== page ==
Lavercombe, John

Singer

Collection date: Jun 1909

Area: Surrey


John Lavercombe of Tatsfield, Surrey: age 75, 8 country dances (figures, not tunes: FW2049-2056) on 25 June 1909: Lavercombe taught (called?) the dances to Sharp through the hospitality of Mrs Garnet and of Mrs Fordham of Limpsfield, wife of Montagu Fordham, the rural reformist (1864-1948).

Most of Lavercombe's dances were published in Sharp’s first Country Dance Book* later in the year (Novello: December 1909). These were: Speed the Plough, Bonnets so blue, Tink a Tink, Hunt the Squirrel, The Triumph** and the Ribbon Dance (aka Cumberland Reel). Lavercombe is credited in the acknowledgments section of the book, so Sharp’s visit was timely.

In FW2049 Sharp noted that Lavercombe was 75, born at Puddington in Devon but lately ‘settled in Tetsfield' (Tatsfield), Surrey. He was in fact baptised on 27/2/1835 at Poughill, 2 miles from Puddington - both villages are in mid-Devon, just north of Crediton. He was the son of John and Mary Ann Lavercombe. Details of his early life are yet to be confirmed but he and his wife Catherine can be found in the 1871 census in Bermondsey, London. He was listed as a bootmaker, aged 36, born at ‘Pughill’ Devon; wife Catherine 34 was born at Thrushelton, Devon; eldest child Mary, 9 was born at Stoke Climsland in Cornwall; second child Selina, 5 was born at St Leonards Cornwall; third child John, 3 was born in Exeter.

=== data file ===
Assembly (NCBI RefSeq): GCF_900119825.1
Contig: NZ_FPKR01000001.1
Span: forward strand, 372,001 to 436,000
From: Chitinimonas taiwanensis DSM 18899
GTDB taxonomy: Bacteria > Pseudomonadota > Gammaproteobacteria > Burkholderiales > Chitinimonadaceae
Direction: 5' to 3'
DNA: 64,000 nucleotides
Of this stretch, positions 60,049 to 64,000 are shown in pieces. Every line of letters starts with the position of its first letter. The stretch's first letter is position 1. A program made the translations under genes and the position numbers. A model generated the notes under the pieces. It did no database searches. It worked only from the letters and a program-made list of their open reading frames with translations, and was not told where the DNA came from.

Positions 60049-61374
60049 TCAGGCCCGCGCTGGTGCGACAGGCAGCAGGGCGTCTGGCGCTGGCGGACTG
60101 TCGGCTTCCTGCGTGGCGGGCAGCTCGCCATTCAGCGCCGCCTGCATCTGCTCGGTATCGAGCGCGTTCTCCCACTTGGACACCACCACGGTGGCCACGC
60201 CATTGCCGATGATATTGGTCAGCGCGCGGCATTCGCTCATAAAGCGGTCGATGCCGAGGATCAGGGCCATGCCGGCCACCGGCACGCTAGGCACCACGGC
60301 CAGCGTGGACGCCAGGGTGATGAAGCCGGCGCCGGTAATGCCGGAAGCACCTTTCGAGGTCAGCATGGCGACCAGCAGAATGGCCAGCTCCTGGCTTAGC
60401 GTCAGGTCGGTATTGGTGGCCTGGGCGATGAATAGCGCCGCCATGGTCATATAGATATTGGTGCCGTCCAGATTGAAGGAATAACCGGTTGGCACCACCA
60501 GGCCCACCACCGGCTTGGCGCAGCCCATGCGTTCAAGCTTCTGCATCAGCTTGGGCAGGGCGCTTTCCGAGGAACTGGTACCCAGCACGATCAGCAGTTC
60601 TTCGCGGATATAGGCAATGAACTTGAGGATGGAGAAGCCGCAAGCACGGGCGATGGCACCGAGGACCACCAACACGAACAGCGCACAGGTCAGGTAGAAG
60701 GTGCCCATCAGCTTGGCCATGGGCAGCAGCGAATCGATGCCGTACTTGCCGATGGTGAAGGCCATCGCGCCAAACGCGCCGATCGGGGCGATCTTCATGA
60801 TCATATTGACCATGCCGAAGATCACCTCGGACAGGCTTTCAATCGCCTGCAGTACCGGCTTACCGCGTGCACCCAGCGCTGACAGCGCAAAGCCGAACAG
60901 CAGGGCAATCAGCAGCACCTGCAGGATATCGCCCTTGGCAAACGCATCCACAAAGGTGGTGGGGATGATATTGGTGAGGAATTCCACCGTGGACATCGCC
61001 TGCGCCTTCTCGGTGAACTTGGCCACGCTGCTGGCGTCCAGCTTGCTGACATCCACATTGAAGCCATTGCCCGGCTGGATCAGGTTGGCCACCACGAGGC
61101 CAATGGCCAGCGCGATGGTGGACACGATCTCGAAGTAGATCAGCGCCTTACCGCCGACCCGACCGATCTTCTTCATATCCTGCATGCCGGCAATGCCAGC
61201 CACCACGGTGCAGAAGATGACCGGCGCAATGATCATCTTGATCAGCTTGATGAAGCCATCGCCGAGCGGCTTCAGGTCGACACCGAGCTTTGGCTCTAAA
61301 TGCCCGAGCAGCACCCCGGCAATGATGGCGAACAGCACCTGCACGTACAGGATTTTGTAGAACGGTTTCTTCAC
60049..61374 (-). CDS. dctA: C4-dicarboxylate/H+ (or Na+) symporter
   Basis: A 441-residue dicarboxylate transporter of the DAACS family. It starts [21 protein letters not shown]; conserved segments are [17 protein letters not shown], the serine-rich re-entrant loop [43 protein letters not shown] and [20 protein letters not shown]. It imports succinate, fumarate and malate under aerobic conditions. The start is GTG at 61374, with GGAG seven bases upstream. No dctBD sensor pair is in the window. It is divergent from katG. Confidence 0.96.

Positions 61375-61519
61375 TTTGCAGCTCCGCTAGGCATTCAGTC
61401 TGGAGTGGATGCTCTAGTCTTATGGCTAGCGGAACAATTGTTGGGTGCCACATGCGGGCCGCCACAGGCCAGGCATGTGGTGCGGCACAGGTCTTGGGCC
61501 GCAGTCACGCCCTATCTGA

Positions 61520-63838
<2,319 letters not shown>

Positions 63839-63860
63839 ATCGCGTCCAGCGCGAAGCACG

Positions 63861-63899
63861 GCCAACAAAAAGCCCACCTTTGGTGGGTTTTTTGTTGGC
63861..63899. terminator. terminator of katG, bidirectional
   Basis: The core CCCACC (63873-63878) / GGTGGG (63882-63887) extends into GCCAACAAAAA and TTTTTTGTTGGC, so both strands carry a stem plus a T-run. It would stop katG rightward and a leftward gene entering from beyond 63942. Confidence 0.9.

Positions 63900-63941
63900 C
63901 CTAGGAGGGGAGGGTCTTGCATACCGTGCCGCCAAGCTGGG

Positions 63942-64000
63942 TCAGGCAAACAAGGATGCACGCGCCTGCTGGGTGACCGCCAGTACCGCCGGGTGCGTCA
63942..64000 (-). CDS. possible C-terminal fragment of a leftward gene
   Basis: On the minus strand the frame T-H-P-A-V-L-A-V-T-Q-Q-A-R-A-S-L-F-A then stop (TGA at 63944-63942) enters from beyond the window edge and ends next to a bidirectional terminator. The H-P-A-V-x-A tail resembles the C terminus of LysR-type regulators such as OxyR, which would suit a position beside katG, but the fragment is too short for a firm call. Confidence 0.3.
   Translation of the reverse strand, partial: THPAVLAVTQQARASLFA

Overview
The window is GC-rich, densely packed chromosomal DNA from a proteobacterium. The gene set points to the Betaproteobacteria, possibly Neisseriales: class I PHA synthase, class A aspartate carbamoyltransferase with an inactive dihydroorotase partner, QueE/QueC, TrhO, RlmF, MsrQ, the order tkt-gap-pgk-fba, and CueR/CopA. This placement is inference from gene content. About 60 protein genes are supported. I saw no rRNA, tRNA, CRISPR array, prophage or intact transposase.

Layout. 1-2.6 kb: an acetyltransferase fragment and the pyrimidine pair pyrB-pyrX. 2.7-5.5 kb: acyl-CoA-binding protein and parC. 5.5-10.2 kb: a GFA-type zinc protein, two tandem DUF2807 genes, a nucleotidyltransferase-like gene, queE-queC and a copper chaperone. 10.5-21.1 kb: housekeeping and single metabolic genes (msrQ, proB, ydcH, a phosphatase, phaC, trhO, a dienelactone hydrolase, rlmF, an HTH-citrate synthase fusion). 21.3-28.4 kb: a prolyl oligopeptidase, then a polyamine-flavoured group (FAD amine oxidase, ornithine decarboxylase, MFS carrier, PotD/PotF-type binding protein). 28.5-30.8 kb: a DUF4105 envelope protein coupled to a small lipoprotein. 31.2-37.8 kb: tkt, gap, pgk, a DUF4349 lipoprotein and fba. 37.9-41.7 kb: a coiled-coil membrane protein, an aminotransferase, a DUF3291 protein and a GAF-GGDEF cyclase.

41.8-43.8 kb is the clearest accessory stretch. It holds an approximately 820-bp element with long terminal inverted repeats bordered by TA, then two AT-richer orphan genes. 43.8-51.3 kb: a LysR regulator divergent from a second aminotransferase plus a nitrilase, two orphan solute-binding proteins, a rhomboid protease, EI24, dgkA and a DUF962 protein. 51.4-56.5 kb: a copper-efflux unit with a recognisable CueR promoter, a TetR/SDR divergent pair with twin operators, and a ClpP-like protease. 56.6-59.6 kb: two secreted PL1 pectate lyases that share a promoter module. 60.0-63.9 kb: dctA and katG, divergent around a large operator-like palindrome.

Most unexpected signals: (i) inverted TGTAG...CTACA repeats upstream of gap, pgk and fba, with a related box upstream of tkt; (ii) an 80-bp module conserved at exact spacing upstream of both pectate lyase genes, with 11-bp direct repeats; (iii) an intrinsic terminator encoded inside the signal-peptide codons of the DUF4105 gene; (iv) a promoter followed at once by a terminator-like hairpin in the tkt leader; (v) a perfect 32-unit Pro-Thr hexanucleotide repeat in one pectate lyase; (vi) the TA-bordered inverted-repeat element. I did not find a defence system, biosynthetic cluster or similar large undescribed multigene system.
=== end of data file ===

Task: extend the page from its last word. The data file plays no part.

In the course of this journeying presumably Lavercombe picked up the various dances. In 1881 he was a grocer in Camberwell and in 1891 he was in Tatsfield a ‘retired boot machinist’. In the 1911 census Catherine stated that she had borne 6 children, 4 of whom had sadly died. John Lavercombe died at Tatsfield on 8/1/1919.

* The first edition of the Country Dance Book can be searched and viewed online at archive.org

**Sharp did note Lavercombe's version of The Triumph dance (FW2053) but obtained other versions elsewhere that he also adapted for inclusion in his Country Dance book. For a full account of the history of this dance and Sharp's contribution, see Walker, Christopher The Triumph in England, Scotland and the United States in Folk Music Journal vol8 no.1 2001 pp4-40.

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